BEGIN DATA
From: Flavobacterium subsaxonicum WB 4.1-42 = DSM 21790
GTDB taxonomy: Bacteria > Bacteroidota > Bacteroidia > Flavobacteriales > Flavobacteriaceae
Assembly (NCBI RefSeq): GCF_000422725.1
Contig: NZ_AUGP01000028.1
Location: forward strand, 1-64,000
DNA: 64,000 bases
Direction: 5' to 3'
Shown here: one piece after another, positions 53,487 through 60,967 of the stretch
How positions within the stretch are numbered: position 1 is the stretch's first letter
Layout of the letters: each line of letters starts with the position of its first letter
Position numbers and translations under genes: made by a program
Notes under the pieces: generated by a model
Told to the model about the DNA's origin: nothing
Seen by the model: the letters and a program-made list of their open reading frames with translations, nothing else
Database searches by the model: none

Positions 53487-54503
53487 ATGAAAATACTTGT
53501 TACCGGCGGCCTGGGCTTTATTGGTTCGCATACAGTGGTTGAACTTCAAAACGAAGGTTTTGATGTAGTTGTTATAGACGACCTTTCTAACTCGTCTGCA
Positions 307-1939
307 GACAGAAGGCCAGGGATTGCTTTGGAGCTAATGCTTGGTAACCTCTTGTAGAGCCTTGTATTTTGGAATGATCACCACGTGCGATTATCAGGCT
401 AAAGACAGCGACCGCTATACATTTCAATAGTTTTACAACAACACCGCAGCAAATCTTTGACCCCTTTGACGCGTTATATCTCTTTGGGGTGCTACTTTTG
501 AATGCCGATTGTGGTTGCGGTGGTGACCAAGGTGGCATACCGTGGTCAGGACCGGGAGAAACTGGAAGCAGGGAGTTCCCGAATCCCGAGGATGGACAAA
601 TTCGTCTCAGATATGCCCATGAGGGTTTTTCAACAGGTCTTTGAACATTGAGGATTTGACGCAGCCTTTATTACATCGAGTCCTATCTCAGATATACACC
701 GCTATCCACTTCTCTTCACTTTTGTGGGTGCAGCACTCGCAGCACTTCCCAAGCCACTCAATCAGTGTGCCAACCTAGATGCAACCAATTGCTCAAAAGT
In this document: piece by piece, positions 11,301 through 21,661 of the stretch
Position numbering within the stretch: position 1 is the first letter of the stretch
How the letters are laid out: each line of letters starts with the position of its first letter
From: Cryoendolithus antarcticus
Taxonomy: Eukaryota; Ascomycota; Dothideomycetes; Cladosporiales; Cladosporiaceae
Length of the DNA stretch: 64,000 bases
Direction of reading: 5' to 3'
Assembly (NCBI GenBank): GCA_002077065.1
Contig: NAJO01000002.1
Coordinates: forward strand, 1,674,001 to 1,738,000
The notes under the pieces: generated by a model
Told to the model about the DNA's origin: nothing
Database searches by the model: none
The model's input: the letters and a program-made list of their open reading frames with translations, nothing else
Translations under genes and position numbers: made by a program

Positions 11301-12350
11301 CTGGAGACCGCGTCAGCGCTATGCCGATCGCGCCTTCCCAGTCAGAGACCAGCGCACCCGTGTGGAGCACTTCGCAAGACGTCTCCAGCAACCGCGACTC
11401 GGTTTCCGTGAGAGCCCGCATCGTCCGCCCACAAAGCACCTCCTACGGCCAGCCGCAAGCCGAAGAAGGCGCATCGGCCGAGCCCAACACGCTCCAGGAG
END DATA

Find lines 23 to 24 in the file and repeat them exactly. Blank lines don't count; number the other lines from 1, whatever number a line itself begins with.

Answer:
601 TTCGTCTCAGATATGCCCATGAGGGTTTTTCAACAGGTCTTTGAACATTGAGGATTTGACGCAGCCTTTATTACATCGAGTCCTATCTCAGATATACACC
701 GCTATCCACTTCTCTTCACTTTTGTGGGTGCAGCACTCGCAGCACTTCCCAAGCCACTCAATCAGTGTGCCAACCTAGATGCAACCAATTGCTCAAAAGT